What respect he had developed.

As the tournament played out, we heard about Roy's United States Navy career, his service in Viet Nam, his stations around the world, that he lived just outside an US Air Force Base in southern California and watched the space shuttles return home from space from his front porch.  We heard of his career as a ISC umpire, his Red Rock Idaho tournament every spring, and we heard of stories of the great pitchers, and batters he had known over his ISC career.  Not a day went by, or even a hour went by that someone would come to the tent and have a visit with Roy.

John MacTavish was on our crew for 2006 and 07, and knew Roy from the many ISC championships John had travelled to.  "I knew Roy as this tough, and gruff man. He was at all the championships I attended but I never got to meet him.  During the 2006 World Tournament I found out that he was a charm to work with. A great gentleman"

Bob McKillop sent me a  note when he read of Roy's passing:

"There is no doubt he had his way, and stuck to it.  But he listened to everyone and was not afraid to say "You know what, I like that idea".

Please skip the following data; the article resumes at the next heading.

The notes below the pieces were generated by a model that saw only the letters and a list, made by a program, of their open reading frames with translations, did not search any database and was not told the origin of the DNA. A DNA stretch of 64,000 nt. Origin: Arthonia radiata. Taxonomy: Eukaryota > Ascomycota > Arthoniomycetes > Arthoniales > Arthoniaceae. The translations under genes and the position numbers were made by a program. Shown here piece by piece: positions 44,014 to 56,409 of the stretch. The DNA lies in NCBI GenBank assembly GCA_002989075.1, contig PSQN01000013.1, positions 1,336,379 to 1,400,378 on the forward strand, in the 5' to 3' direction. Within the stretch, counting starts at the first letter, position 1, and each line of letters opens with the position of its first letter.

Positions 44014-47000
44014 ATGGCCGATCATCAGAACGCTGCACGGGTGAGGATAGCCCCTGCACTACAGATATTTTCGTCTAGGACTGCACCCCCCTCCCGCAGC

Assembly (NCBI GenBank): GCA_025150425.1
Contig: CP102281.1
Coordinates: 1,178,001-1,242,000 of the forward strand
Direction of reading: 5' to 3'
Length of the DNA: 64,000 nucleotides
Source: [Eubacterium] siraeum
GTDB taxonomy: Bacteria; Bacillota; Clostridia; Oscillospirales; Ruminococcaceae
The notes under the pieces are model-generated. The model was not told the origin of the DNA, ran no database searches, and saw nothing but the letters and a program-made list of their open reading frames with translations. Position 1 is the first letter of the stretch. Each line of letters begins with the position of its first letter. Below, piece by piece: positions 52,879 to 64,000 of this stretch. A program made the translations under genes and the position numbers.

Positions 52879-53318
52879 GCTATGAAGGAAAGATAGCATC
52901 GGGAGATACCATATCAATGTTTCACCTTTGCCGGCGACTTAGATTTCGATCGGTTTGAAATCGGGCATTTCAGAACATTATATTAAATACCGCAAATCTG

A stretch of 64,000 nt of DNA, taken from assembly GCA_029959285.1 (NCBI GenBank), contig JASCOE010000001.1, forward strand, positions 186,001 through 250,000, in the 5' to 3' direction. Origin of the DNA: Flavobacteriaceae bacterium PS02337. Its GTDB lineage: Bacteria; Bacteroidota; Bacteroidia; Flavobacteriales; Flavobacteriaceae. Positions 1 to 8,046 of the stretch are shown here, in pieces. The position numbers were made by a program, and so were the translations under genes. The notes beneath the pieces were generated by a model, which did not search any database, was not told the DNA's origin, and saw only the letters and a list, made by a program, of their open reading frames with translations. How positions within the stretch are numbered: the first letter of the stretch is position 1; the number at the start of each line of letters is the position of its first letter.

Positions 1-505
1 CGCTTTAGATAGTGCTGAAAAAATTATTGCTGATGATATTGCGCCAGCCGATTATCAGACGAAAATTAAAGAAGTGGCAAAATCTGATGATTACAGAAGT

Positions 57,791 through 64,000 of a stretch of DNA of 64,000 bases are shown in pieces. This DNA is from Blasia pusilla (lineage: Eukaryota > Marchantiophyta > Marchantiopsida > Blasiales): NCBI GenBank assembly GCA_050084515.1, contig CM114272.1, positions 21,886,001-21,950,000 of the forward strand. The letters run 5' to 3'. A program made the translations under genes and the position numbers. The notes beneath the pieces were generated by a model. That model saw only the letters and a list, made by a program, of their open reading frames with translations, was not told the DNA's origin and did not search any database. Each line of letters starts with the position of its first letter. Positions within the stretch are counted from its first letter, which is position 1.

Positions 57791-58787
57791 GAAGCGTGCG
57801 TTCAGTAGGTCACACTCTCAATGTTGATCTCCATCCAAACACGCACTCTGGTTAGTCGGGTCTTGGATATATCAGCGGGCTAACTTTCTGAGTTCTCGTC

In the 2006 ISC event we held in Kitchener he left to play golf with Tom Clancy, tournament chair and the Mayor Carl Zehr,  leaving me as the Games Controller.

His departing words were "Remember you are the equalizer, nobody gets any advantage over  anyone else, that is our job.  To do this job correctly you have to be a bit of a jerk." I guess I fit that description OK.  I got along with him well  and looked forward to his return.  I will miss  him.



We all loved the guy by the time he left Peter Hallman in 2006 and we looked forward to seeing him again the following year in 2007.

Roy stayed in touch with a few of us back here in KW, and we always enjoyed passing a note back and forth amoungst our "ISC Games Control  group"

Roy was a great man to know, full of life and full of fun..we enjoyed his company and we will miss him at the ball yard.

Heads up to those ball players who have gone before us...Roy will be behind the plate and calling a great game...

Dennis